‘‘We must spare no effort in strengthening this brotherly spirit between our two countries and cultural diplomacy will be a major tool in this effort.’’

Mnguni said earlier, that both countries shared trenches together for many years during the regime of apartheid which South Africa was able to defeat with the support of Nigeria.

The envoy thanked the Federal Government for the relentless fight side by side with his country during the apartheid era.

He said there was urgent need to deploy programmes that would educate the people on the time-tested relations between both countries.

‘‘We believe that using culture, music, poetry and many other forms of cultural relations will help to strengthen our cohesion.’’

Mnguni noted that Nigeria had potential in the field of culture which could be used to strengthen relations between the two countries.

He thanked the minister for championing the cultural diplomacy initiative to address racial intolerance.

(Source: NAN)

www.twitter.com/RNNetwork1

Continue reading

Image

Xenophobia: Five Nigerians Attacked In South Africa In Fresh Wave Of Attacks

south-africa-xenophobic-attacks1

The Nigerian Union in South Africa, on Tuesday, said five Nigerians had been attacked in Polokwane, Limpopo Province, in renewed xenophobic attacks.

The Secretary of the union in the province, Mr. Collin Mgbo, told the News Agency of Nigeria on the telephone from Polokwane that three of the five Nigerians attacked were in critical conditions in the hospital.

“I received a call that a Nigerian was attacked at Ivy Park in Polokwane on March 15. I got to the scene and saw that the Nigerian was almost dead, his house was looted and burnt,” he said.

Mgbo said another Nigerian was also attacked in the same neighbourhood on the same day and that when he got to the scene, the mob left the wounded man and descended on him.

“They left the wounded Nigerian and faced me. They destroyed my car and I managed to escape and run to a police station,” he said.

The secretary added that three other Nigerians, including the owner of a mechanic’s garage, were attacked at Moledji, near Polokwane.

“Their shops and houses were looted and destroyed. The local chapter of the union has reported these attacks to the South African police, the Nigerian mission and the national secretariat of our union.

“Our national secretariat is on top of the situation. As we speak, the three Nigerians in the hospital are in critical conditions and I do not know if they will survive because of the severity of the attack,” he said.

Mgbo urged the Federal Government to persuade its South African counterpart to ensure the safety of Nigerians in their country.

When contacted on phone, the Permanent Secretary, Ministry of Foreign Affairs, Ambassador Olusola Enikanolaye, said the ministry had not been briefed about the incident.

He, however, promised to get back to NAN after an inquiry from the Nigerian High Commission in South Africa.

Similar, in February, properties worth millions of dollars belonging to Nigerians were destroyed.

The Federal Government later sent a delegation led by Minister of Foreign Affairs, Geoffry Onyeama, and the Minister of Interior, Lt.-Gen. Abdulrahman Dambazau (retd.), to South Africa for discussion on how to curtail the attacks.      (Punchng.com)

www.twitter.com/RNNetwork1

Continue reading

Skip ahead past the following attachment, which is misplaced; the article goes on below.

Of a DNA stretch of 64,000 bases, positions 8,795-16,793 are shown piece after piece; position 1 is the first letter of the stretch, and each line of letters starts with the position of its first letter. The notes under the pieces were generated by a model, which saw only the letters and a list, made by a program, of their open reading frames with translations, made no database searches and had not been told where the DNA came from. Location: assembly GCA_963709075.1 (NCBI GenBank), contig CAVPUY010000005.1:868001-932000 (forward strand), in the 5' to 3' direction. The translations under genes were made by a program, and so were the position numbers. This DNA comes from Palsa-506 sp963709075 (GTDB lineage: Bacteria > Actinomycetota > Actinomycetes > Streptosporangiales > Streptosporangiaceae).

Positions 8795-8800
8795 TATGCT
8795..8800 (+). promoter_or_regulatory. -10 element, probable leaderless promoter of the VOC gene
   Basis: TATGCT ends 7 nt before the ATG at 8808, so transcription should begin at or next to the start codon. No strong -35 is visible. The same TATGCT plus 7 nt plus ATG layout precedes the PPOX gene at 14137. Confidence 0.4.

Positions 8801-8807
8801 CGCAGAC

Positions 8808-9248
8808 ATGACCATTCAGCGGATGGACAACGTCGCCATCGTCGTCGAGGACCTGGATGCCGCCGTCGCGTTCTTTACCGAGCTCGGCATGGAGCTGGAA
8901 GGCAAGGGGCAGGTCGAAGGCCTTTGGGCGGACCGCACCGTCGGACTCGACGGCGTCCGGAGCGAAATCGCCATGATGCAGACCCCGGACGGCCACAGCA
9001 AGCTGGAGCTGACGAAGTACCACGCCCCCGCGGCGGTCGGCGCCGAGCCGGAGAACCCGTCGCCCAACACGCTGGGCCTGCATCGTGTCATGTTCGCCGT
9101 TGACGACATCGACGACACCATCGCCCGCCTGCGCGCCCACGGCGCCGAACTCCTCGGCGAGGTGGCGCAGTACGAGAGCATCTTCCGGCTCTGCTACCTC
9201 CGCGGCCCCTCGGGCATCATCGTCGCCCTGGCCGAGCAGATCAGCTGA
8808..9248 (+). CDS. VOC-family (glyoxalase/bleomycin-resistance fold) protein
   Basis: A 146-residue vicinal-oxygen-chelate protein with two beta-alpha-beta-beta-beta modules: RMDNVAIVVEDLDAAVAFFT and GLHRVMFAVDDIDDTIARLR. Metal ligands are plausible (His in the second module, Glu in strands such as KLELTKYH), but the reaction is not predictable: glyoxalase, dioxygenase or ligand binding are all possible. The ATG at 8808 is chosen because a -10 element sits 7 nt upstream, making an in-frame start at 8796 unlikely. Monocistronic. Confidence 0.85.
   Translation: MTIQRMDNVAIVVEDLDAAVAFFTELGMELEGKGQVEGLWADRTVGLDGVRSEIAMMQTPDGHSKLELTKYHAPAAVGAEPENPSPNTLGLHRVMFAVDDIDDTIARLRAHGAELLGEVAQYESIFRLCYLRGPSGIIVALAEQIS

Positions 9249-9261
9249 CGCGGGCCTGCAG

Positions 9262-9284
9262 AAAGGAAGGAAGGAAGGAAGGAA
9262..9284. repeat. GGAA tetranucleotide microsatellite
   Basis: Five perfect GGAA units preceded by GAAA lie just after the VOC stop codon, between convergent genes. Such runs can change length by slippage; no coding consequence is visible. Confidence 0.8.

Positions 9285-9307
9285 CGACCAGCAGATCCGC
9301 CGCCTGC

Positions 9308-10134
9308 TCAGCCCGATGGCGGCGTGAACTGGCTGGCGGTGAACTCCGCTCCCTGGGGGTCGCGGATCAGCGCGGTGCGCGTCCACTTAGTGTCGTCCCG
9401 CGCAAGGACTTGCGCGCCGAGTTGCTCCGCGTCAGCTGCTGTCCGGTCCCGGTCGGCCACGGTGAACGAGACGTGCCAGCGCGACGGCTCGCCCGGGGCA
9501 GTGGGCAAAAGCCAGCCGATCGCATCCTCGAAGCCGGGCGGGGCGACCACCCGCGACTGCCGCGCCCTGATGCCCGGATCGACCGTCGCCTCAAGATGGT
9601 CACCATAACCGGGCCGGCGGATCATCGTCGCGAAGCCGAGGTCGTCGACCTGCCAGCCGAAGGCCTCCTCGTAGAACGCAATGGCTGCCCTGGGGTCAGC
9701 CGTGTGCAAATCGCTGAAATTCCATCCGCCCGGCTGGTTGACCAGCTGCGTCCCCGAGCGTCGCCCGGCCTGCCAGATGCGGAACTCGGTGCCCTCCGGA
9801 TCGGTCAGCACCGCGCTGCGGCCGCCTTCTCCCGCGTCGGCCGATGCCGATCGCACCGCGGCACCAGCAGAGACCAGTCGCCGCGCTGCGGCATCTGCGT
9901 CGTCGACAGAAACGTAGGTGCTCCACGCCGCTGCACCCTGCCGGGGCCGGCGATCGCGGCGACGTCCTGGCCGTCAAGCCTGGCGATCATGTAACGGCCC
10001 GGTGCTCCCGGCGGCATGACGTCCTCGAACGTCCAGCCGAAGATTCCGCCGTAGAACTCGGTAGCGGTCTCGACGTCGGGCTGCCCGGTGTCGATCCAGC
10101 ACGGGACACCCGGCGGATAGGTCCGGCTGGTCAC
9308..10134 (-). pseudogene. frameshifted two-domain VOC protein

Image

South Africans Attack Nigerians, Loot Shops Belonging To Nigerians, Others

The Nigerian community in South Africa Monday said that another shop belonging to a member was looted in the latest xenophobic attack at Jeppestown, Johannesburg.

Mr Ikechukwu Anyene, President of the Nigeria Union, South Africa, told the News Agency of Nigeria (NAN) on the phone from Pretoria that the shop was looted on Sunday night.

“We have received information that there was an overnight attack on shops belonging to foreigners at Jeppestown, a business district in Johannesburg.

“A shop belonging to a Nigerian was affected.

“The goods in the shop were looted by the attackers. The Nigerian was not hurt during the attack.

“We also learnt that shops belonging to other foreigners were also looted,” he said.

Anyene stated that attempts made to loot another shop belonging to a Nigerian failed as the owner called the police.

He said the value of items lost in the affected shop had not been ascertained while the incident had been reported to the Nigerian Mission and the South African police.

“We have told Nigerians to adopt protective measures to save their businesses and homes.

“The union is in touch with the Nigerian mission and our chapters in the nine provinces of South Africa are also on alert.

“They have been directed to sensitise our people on the situation in the country and to be cautious in all their endeavours,” he said.

The South African police Monday said no fewer than 100 people ransacked shops in Johannesburg overnight, in a fresh wave of xenophobic attacks in South African cities, reported Reuters.

“We are following up on leads and we are expecting to make more arrests,” police spokesman Brig. Mathapelo Peters said.

She said she did not know the nationalities of the shopkeepers and the police were waiting for owners to come forward so that they could open cases of violence and damage to property.

Similar incidents have taken place in Pretoria this month, but the police have been reluctant to characterise the attacks as being directed against foreigners.

Anti-immigrant violence has flared sporadically in South Africa against a background of near-record unemployment, with foreigners being accused of criminal activities and taking jobs from locals.

Home Affairs Minister Malusi Gigaba on Friday acknowledged violence had flared up against foreigners this year, saying that “unfortunately, xenophobic violence is not new in South Africa”.